The Master of International Development Policy program offers two optional specializations in International Taxation (ITP) and Public Financial Management (PFM). You must indicate your intent to apply to the ITP or PFM within the general MIDP application.
Advanced training in tax is more important than ever, as governments must increasingly address tax-related issues in the context of a global economy. The International Taxation specialization within the MIDP program is designed to develop the analytical skills in economics, law and administration needed to initiate and implement successful tax reforms throughout the world.
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Offered in collaboration with the Duke Law School, the International Taxation program enables leaders in taxation - whether in ministries of finance and planning, regional and local governments, or revenue agencies - to develop the analytical skills and experience to improve tax policy, legislation and administration in a changing global environment.
Curriculum and Courses
Fellows focusing on International Taxation will take core courses in public finance, comparative tax policy and administration, sales tax/VAT law, federal income tax law, economic principles and analytical methods of taxation, along with required courses covering policy analysis, applied development economics, and preparation of a master's project. In addition, a range of elective courses is available depending on specific interest and length of program undertaken. Learn more about the ITP curriculum or see a list of courses.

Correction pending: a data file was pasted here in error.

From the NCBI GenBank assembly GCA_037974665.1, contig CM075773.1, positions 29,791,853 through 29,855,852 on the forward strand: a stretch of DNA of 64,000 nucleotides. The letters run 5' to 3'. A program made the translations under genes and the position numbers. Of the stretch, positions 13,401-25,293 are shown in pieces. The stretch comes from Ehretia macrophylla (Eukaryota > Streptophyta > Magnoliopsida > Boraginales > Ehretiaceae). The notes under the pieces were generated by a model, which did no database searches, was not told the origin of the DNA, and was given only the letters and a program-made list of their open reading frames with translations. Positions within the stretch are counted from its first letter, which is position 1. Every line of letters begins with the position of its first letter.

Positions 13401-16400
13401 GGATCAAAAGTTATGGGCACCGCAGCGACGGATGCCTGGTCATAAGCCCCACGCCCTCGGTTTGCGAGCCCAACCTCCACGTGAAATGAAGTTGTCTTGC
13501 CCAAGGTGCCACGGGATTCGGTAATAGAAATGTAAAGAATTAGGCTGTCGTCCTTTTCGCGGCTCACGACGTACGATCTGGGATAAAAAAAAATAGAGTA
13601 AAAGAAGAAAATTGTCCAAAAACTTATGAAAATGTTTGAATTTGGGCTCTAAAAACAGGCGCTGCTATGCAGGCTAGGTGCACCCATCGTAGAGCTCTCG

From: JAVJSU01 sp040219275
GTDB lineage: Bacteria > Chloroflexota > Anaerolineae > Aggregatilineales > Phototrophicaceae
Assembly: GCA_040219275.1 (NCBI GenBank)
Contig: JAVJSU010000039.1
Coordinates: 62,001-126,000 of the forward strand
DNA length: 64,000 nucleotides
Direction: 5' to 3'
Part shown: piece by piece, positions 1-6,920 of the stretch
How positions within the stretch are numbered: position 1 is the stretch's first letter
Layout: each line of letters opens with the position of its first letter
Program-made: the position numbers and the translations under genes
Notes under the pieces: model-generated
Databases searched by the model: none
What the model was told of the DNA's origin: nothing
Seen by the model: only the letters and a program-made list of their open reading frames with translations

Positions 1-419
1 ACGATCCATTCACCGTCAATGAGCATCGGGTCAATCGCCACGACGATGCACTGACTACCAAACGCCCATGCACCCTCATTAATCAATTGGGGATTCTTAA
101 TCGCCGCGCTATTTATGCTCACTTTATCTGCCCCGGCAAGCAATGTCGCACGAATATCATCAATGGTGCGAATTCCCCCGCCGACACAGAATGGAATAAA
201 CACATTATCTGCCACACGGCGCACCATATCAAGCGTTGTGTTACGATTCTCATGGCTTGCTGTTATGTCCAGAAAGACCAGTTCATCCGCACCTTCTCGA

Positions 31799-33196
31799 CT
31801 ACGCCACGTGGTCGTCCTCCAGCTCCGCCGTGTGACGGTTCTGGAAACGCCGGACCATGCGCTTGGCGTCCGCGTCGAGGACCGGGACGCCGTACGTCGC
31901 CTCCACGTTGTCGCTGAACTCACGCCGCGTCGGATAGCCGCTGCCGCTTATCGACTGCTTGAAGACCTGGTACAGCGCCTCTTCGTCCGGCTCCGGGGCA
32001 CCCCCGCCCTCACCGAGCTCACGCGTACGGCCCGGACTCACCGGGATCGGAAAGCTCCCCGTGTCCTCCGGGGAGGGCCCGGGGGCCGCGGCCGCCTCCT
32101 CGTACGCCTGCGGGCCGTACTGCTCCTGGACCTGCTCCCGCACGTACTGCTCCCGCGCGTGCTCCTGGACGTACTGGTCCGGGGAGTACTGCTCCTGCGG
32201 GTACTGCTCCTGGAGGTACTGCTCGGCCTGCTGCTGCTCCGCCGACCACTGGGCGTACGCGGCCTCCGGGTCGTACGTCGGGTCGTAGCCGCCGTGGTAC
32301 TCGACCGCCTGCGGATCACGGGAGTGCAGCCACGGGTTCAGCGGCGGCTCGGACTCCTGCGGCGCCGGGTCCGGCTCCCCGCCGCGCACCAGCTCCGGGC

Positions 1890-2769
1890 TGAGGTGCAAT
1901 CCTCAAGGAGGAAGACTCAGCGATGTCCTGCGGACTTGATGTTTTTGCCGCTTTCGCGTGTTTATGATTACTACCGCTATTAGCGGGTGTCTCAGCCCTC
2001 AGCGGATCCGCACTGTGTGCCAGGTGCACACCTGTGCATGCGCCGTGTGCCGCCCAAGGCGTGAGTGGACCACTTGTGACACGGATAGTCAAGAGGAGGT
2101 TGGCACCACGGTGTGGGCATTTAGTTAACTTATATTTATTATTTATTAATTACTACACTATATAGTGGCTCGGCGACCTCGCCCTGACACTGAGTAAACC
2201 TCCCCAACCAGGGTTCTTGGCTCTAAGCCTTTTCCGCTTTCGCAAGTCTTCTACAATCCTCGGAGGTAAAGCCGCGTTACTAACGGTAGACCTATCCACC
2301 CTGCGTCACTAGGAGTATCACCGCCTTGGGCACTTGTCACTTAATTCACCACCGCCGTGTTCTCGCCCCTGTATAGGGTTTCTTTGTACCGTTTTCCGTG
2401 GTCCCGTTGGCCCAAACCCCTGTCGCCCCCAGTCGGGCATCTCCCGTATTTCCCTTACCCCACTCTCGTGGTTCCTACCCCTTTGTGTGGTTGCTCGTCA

Dr. Graham Glenday of DCID and Richard Schmalbeck of the Duke Law School co-direct the International Taxation specialization within the MIDP.
The faculty have extensive experience as short-term advisors, long-term resident advisors and government officials in a wide range of taxation reforms in more than 30 countries.
The Oliver Oldman Memorial Scholarship
DCID established the Oliver Oldman Memorial Scholarship in 2009-10 to honor Professor Oliver Oldman, who directed and nurtured the International Taxation Program while it was hosted by Harvard Law School. The scholarship has now been expanded to support up to eight fellows per academic year who enroll in the MIDP with a specialization in international taxation and/or public financial management. The scholarship covers between 50 and 100 percent of the full costs of tuition, fees and health insurance. Living expenses (lodging, food, books, incidentals, etc.) are not included. Learn more about the scholarship.